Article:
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Patty Murray tours Bellingham businesses, future Whatcom child care site

Owners tell senator relief funds helped retain workers and 'saved us'

Sen. Patty Murray looks at pinball machines at The Racket on Monday
Sen. Patty Murray looks at pinball machines at The Racket on Monday
By Ralph Schwartz Local Government Reporter

Dressed in her trademark jeans and tennis shoes, U.S. Sen. Patty Murray took a walking tour of downtown Bellingham businesses Monday to learn firsthand how they survived the COVID-19 pandemic.

The senator received thank-you’s at each stop, from the owners of Jalapeños Restaurants, Wild Buffalo House of Music and The Shakedown.

Jesse Cantu, president and CEO of Jalapeños Restaurants, told Murray that federal funds enabled him to retain more than 95% of his employees despite COVID-19 lockdowns. He also purchased three minivans to offer delivery, after dine-in service was halted.

Jalapeños even opened a fifth restaurant, on Meridian Street, during the height of the pandemic. (In addition to three other Jalapeños locations, in Fairhaven, Barkley Village and downtown, the company operates Luna’s Bistro near the Barkley movie theaters.)

photo  Sen. Patty Murray walks up Holly Street in front of Penny Lane Antique Mall. (Hailey Hoffman/Cascadia Daily News)  

“We never missed a paycheck during the pandemic,” Cantu said, as he showed Murray around his downtown restaurant. “It was a blessing and a miracle for all of us.”

Jalapeños Restaurants received $161,701 in American Rescue Plan Act funds through the state Commerce Department, according to Sen. Murray’s office. Wild Buffalo received $80,351 in Commerce grants, along with a Small Business Administration Shuttered Venue Operators Grant — a program Murray helped to shape as part of the ARPA bill.

“It absolutely saved us,” Wild Buffalo co-owner Craig Jewell told Murray during a tour of his live-music venue on West Holly Street. The club was closed for the better part of two years, but business has since returned to pre-pandemic levels, Jewell said.

Hollie Huthman, owner of The Shakedown and The Racket, a bar and pinball establishment next door to her music venue, told Murray she tried takeout service during the lockdowns but only took in 8% of pre-pandemic revenues.

photo  Luna Cantu, center, shakes hands with Sen. Patty Murray at Jalapeños in downtown Bellingham. Her grandfather Jesse Cantu, left, owns the local Mexican restaurant. (Hailey Hoffman/Cascadia Daily News)  

“With the PPP (Paycheck Protection Program) we could at least pay employees, and that was about it, really,” Huthman said.

The Shakedown received $50,254 in ARPA funds through the Commerce Department, according to Murray’s office.

Murray spoke to the media briefly at the end of the tour.

“We often pass big bills in Congress, and you wonder what happens in the local communities,” Murray said. “These are people who actually got those dollars and paid their employees, kept their venues or their restaurants open — and it made a difference.”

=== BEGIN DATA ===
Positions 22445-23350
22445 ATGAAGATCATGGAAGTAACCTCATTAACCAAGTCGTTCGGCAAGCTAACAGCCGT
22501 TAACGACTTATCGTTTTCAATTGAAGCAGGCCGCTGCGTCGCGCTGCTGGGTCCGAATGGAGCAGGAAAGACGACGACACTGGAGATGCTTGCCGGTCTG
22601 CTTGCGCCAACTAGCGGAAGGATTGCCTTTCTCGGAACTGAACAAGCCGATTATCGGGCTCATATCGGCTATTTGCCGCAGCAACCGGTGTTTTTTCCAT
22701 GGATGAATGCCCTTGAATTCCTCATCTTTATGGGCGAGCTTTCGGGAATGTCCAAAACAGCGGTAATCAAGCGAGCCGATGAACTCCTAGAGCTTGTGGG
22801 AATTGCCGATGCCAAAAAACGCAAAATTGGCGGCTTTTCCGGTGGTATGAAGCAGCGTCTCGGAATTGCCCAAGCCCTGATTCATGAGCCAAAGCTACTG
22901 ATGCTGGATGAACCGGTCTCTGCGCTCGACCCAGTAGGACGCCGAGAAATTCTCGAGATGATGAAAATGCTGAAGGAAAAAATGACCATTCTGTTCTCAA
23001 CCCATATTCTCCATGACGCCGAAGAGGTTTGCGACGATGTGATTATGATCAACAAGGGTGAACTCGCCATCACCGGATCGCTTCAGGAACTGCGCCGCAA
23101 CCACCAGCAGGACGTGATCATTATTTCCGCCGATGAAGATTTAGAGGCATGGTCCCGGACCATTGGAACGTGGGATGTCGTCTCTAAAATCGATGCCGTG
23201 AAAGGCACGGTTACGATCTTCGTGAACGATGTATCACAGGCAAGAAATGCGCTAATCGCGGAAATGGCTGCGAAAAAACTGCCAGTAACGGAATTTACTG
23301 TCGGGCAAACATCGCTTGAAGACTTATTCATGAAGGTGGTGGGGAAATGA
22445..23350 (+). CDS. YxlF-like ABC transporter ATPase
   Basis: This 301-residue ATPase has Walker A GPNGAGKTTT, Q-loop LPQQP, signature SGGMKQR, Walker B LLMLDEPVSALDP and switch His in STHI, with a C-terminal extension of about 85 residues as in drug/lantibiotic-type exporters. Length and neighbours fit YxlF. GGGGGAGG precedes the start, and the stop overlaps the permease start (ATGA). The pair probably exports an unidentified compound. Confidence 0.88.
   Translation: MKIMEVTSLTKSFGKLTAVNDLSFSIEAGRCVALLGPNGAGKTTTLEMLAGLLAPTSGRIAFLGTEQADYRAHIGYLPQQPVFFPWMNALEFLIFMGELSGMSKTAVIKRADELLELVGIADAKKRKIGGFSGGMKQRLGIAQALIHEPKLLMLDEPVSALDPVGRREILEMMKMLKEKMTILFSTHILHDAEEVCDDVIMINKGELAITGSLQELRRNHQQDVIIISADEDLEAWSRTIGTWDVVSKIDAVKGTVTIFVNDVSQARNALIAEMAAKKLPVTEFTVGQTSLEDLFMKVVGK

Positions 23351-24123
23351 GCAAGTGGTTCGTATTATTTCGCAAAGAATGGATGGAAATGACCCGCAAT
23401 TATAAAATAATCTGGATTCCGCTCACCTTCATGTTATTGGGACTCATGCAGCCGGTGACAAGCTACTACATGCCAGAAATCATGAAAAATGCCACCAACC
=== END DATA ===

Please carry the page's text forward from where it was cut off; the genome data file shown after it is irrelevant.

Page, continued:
Murray’s downtown Bellingham appearance was part of a full schedule Monday that included tours of Lone Tree Point outside La Conner and a broadband project east of Nooksack. She finished her tour of Whatcom County with a stop at the Meridian School District to discuss the planned Whatcom Early Learning Center. 


Part-owner of the Wild Buffalo, Craig Jewell, left, speaks with Sen. Patty Murray and Mike Fong, director of the Washington State Department of Commerce.

(Hailey Hoffman/Cascadia Daily News)

The Senate Appropriations Committee, led by Murray, drafted legislation that would provide $4 million in funding for the Meridian child care center for fiscal year 2024 if passed by the Senate. The center is slated to be built next to Meridian High School and is being designed concurrently with the proposed skill center. 

Whatcom County has already committed $2 million in American Rescue Plan Act funding, and Superintendent James Everett said they have submitted a proposal to have the center built and operating by fall 2026. They are also hoping for additional funding from the state. 

The district views the center as “a vital solution” to the child care desert in Whatcom County. The district said it will increase access for between 80 and 120 children from birth to preschool. As of earlier this year, Whatcom County had a 5,000-slot deficit, leaving dozens of families in flux.  

photo  A sign on the projector of the Wild Buffalo thanks Sen. Patty Murray for her support during the COVID-19 pandemic. (Hailey Hoffman/Cascadia Daily News)  

Beyond just providing more child care opportunities, the center would allow regional junior and senior students to get hands-on experience working with young children through an Early Childhood Education program. Additionally, students who are parents would have accessible child care, allowing them to continue pursuing their own education.

Murray, a former preschool teacher and former chair of the education committee, discussed the multiple layers of benefits coming from Meridian’s future early learning center. 

“This is exactly what we need to be doing,” Murray said. “We need child care available for people to go to work. We need to train people to be child care providers, and we have to have facilities that are accessible to people in their own communities.” 

photo  From left, Superintendent James Everett, Sen. Patty Murray, Lynette Brower from the Northwest Career and Technical Academy and Rep. Joe Timmons tour Monday, Aug. 8 the proposed site for the Whatcom Early Learning Center next to Meridian High School. (Hailey Hoffman/Cascadia Daily News)  

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